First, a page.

A Comic History of the United States

by Livingston Hopkins

Previous Chapter Next Chapter


A picture for the book A Comic History of the United States

The sun was just sinking below the western horizon on the evening of September 11th, 1492, when a respectably dressed personage of sea-faring appearance might have been seen occupying an elevated position in the rigging of a Spanish ship, and gazing intently out over a vast expanse of salt water upon what at first sight appeared to be an apple dumpling of colossal proportions, but which upon more careful inspection subsequently turned out to be a NEW WORLD.

We will not keep the reader longer in suspense; that sea-faring man was Christopher Columbus, and the object which attracted his attention was America!

This adventurous person had sailed from the port of Palos, in Spain, on the 3d of August with the avowed purpose of “seeing the world;” and who, thinking he might as well see a new world while he was about it, sailed in the direction of America.

For further particulars the reader is referred to the accompanying sketch, which, with startling fidelity, portrays the scene at the thrilling moment when a new continent bursts upon the bold navigator’s vision. Pray cast your eye aloft and behold the great Christopher discovering America as hard as ever he can. The flashing eye, 16the dilating nostril, the heaving bosom, the trembling limbs, the thrilling nerves, the heroic pose, all vigorously set forth in a style which speaks volumes—nay, whole libraries for our artist’s graphic power and knowledge of anatomy. We will next trouble the reader to let the eye wander off to the dim distance, where the new world looms majestically up, and stands out boldly against the setting sun, previously alluded to, which illuminates the scene with golden splendor, and bathes the new born continent in a flood of dazzling light.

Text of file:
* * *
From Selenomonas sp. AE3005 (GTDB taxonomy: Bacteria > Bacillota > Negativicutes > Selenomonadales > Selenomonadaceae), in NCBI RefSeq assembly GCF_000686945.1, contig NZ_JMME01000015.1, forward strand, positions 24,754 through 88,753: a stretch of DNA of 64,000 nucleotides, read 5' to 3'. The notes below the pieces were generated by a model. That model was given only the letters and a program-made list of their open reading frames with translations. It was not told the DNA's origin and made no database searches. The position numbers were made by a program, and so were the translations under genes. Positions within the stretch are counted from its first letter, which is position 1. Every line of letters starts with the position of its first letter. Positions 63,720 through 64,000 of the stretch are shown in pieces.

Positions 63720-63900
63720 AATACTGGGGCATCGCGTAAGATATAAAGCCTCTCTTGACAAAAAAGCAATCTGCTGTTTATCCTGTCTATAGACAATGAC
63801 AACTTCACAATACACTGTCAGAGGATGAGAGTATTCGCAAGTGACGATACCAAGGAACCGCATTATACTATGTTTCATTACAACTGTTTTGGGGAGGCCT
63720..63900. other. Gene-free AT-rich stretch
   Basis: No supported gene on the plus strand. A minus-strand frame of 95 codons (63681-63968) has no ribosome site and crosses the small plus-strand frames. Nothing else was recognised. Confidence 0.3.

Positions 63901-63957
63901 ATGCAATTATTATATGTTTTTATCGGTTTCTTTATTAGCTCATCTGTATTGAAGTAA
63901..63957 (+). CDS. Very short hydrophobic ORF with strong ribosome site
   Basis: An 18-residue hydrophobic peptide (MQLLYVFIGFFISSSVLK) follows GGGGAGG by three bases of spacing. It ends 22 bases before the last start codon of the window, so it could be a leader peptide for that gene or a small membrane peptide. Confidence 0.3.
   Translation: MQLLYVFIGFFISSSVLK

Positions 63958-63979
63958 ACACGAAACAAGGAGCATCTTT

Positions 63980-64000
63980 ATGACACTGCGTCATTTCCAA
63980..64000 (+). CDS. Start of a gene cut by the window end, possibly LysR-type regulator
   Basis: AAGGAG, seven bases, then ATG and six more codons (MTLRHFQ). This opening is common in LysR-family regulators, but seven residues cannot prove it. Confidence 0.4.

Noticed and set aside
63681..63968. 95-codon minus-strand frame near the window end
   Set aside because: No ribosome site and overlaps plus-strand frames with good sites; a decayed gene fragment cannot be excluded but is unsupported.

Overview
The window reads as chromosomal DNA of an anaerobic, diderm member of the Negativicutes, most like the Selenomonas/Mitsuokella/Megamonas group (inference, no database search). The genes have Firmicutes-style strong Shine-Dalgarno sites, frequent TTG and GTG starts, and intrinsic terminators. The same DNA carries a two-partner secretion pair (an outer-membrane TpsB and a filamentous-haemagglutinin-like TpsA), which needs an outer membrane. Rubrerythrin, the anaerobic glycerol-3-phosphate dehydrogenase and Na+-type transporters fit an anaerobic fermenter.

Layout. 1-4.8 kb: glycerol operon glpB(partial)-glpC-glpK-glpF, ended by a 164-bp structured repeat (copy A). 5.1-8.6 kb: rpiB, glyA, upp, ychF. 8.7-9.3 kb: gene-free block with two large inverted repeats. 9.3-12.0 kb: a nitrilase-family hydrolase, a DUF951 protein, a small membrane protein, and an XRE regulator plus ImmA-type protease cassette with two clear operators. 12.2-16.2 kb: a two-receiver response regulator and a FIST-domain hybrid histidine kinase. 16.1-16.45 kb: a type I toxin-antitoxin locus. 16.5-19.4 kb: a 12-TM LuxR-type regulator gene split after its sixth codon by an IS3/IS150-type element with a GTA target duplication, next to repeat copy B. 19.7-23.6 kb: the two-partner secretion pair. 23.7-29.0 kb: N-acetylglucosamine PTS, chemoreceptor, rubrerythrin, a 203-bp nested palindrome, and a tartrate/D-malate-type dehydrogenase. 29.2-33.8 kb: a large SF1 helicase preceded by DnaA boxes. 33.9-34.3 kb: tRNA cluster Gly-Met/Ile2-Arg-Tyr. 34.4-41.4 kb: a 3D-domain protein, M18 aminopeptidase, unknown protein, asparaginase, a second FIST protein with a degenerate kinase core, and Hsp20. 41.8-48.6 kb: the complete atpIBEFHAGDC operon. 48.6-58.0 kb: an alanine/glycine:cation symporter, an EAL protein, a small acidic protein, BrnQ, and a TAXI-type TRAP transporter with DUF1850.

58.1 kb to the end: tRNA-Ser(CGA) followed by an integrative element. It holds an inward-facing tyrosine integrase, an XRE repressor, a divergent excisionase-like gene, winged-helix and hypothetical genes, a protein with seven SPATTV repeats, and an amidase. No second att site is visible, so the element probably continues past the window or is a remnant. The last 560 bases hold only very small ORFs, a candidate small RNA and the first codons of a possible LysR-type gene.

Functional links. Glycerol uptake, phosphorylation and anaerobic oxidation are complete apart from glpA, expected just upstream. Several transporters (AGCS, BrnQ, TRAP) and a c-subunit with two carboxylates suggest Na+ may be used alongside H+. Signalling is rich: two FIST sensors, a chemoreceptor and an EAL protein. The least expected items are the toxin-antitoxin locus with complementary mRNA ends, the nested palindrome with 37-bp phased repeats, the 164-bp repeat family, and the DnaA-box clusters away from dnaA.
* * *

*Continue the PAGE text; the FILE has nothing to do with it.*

If the patient reader will be good enough to examine this picture with a powerful microscope, he will discover, standing upon the utmost prominence of the new world, and in imminent danger of falling off, a citizen of the country who welcomes the 17stranger with uplifted tomahawk and a wild war-whoop.

Lifting our eyes skyward we see the American eagle soaring forth to meet the great discoverer, with outstretched pinions, and bringing his whole family with him. We confess that we, for one, cannot gaze upon this scene without envying Mr. Columbus the luxury of his emotions and wishing we knew where there was a new world lying around loose that we might go right off and discover it.

Anton Chekhov
Nathaniel Hawthorne
Susan Glaspell
Mark Twain
Edgar Allan Poe
Mary E. Wilkins Freeman
Herman Melville
Stephen Leacock
Kate Chopin
Bjørnstjerne Bjørnson